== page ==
Children may suffer from different conditions that prevent them from learning like other people. With that said, you should learn about the different types of learning disorders. Some of the most common types of learning disorders include autism, dyslexia, dyspraxia, Asperger’s syndrome, and attention deficit disorder (ADD).
These learning disorders differ in many ways, but one thing they have in common is auditory processing problems. One of the most prevalent types of auditory processing problems is APD.
What is APD?
Auditory processing disorder or APD is a general term for different disorders that affect the way the brain processes auditory information. People with APD usually have normal structures and functions of their outer, middle, and inner ear. The problem, however, is that they cannot process the information they hear in the same way others do. This makes it difficult for them to recognize and interpret sounds, specifically sounds that compose speech.
What are the types of APD?
There are six types of APD: associative deficit, auditory decoding deficit, auditory integration deficit, organizational deficit, prosodic deficit, and auditory hypersensitivity.
This is the difficulty in associating sounds with written language.
Auditory Decoding Deficit
This refers to problems concerning the recognition of sound, which helps in decoding words or messages.
Auditory Integration Deficit
This is the difficulty in combining auditory signals with other sensory signals that contribute to the delivery of the message.
This is the difficulty in organizing auditory information, which helps in decoding the meaning of a message.
This refers to speaking in monotone, without rhythm or intonation.
This refers to being unable to ignore background sounds.
What are the causes of APD?
There are no known causes for APD. With that said, children must be assessed individually to determine why they are suffering from APD.
What are the symptoms of APD?
APD symptoms take different forms, which may range from mild to severe. Some of these symptoms may be:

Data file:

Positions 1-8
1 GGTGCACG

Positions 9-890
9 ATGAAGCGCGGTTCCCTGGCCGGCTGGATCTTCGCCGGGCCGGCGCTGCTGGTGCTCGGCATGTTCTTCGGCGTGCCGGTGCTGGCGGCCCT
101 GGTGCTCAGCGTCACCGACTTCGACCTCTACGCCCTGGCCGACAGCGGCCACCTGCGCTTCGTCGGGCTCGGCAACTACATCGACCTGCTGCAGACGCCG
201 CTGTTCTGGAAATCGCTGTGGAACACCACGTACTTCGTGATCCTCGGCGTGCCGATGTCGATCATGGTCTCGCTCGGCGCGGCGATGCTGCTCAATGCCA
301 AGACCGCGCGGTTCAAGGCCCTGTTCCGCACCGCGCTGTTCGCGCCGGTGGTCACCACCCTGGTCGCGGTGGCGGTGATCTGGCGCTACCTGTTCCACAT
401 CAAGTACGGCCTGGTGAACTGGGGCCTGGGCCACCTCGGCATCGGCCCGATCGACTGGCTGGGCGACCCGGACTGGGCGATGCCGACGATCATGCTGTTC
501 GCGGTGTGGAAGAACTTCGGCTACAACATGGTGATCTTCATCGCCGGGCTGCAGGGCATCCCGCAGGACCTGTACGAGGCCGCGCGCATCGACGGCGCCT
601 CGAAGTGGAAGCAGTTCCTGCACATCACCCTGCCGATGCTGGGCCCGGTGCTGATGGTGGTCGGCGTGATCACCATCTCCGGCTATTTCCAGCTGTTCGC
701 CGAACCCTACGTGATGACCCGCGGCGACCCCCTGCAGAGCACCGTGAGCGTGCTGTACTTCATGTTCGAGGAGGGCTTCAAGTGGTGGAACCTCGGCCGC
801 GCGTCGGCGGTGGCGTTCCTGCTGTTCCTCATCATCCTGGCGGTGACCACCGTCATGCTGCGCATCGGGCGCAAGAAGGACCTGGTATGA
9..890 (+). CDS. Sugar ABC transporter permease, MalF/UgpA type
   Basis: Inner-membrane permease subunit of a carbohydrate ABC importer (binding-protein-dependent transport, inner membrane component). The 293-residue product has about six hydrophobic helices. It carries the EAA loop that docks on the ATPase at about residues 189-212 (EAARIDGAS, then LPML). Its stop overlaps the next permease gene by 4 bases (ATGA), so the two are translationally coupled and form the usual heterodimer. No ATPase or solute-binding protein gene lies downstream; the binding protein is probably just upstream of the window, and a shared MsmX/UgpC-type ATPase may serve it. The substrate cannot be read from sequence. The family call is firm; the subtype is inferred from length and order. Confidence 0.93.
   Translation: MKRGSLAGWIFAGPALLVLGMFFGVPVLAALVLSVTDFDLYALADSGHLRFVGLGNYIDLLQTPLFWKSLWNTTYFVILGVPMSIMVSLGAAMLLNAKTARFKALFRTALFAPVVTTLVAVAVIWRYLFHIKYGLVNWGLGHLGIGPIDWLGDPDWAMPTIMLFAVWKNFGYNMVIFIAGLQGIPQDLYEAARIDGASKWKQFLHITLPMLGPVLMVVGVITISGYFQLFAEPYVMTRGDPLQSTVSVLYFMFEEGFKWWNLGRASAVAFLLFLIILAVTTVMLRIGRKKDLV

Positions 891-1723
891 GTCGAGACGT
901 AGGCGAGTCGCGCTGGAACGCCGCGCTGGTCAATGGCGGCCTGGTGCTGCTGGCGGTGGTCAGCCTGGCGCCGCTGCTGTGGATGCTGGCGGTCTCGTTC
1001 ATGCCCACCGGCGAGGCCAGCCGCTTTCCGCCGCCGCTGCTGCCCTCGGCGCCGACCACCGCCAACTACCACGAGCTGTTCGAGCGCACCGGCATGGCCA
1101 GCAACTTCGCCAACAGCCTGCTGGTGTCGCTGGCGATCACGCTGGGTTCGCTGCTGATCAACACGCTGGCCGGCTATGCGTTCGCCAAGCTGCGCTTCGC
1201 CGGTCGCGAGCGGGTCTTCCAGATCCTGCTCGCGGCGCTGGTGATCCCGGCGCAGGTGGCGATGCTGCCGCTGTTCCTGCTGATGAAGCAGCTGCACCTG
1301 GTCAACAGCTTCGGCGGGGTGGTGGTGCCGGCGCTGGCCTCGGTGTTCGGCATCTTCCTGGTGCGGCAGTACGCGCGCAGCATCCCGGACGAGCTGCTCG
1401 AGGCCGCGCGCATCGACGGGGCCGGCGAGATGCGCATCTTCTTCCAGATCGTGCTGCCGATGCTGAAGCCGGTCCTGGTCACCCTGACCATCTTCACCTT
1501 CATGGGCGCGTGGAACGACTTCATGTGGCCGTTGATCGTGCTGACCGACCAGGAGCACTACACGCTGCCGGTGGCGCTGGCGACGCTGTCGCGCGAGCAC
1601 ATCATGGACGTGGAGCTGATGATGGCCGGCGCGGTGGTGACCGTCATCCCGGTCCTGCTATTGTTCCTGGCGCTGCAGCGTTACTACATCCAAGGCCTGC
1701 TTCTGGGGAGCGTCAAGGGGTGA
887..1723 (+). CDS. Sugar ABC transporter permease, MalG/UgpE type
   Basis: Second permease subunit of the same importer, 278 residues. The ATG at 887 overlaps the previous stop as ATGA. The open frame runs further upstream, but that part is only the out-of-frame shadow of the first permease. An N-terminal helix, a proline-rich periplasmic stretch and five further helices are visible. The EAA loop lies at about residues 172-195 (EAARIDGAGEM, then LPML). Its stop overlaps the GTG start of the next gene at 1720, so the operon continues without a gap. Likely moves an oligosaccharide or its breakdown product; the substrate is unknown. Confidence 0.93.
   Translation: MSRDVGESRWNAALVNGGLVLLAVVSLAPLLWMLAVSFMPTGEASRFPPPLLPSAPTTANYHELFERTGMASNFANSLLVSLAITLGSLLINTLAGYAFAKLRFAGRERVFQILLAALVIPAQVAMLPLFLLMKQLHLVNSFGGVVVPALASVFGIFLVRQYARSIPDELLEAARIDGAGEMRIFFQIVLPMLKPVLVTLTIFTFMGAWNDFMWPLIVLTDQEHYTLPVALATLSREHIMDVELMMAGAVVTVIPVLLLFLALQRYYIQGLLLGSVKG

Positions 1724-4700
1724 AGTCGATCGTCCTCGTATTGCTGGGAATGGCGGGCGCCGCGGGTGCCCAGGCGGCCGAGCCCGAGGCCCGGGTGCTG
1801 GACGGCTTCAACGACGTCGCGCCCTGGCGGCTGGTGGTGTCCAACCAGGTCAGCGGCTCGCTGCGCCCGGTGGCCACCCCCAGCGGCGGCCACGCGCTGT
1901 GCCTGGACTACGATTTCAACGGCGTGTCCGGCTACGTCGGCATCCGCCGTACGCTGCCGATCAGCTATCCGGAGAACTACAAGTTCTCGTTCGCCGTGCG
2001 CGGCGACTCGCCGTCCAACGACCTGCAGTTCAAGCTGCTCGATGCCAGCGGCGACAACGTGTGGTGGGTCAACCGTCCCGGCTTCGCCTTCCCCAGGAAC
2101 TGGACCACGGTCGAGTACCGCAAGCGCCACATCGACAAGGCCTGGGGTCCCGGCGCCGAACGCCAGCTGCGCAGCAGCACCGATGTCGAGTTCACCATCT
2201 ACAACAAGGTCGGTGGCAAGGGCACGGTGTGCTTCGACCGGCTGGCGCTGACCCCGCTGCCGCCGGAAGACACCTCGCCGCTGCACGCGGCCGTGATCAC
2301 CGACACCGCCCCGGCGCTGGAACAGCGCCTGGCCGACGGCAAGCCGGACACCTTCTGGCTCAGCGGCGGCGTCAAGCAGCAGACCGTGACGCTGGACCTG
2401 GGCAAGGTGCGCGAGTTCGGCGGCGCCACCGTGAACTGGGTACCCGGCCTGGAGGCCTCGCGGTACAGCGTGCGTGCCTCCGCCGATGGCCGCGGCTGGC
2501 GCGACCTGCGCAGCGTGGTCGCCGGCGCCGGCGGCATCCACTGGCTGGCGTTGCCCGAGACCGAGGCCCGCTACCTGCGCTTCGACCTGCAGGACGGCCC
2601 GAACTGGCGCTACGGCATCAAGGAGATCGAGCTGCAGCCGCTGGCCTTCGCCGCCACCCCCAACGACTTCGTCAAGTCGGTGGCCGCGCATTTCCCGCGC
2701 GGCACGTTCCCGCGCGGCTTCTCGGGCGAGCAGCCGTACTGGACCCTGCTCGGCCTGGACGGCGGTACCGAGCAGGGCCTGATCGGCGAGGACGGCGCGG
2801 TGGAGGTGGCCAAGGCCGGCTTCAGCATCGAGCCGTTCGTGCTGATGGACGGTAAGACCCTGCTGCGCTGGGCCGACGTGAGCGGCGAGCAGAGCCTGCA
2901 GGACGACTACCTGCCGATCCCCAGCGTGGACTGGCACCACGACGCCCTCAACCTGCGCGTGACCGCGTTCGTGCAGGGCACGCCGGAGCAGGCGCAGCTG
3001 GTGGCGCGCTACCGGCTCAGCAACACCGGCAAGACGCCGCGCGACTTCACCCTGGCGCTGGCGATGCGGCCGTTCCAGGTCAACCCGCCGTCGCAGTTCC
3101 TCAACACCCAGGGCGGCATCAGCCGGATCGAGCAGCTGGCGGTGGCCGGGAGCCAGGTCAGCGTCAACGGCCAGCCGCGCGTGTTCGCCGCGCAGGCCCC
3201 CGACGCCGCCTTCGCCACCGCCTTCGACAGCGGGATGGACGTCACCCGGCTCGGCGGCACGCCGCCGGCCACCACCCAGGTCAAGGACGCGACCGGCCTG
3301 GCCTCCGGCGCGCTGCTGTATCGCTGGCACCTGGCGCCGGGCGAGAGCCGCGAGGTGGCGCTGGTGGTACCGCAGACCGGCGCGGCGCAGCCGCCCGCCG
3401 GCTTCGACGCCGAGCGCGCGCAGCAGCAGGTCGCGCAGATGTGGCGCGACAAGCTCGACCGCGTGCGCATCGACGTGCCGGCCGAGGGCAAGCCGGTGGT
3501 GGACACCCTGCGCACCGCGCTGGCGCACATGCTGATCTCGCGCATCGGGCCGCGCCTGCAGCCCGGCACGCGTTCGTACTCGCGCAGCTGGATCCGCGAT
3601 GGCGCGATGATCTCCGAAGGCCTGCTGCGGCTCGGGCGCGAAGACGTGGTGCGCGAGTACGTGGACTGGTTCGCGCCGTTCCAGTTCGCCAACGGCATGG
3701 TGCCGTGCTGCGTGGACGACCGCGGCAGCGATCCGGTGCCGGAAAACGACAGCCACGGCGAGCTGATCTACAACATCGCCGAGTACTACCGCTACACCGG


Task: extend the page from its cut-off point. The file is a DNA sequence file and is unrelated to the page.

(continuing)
– Trouble in following a lengthy conversation
– Trouble in understanding someone speaking in a noisy surrounding
– Trouble in either reading or spelling or both
– Trouble in following multi-step instructions
– Trouble in taking down notes
– Trouble in following conversations over the phone
– Trouble in organizing
– Trouble in remembering spoken information
– Trouble in learning difficult words
– Trouble in learning foreign languages
How does APD affect children?
Children with APD usually do not recognize subtle differences between sounds in words, even when the sounds are loud and clear. These difficulties commonly occur in background noise, which is a natural listening environment. As such, children with APD generally find it difficult to understand any speech signal presented under less than optimal conditions.
Children with APD can normally detect pure tones delivered one by one in a quiet environment. The ability to detect sounds is only one part of the processing that occurs in the auditory system, however. With that said, most children suffering from APD have a hearing problem in the sense that they do not process auditory information normally.
There is more information for auditory processing disorder on the Internet. As such, go online and visit websites discussing this particular condition, to learn more.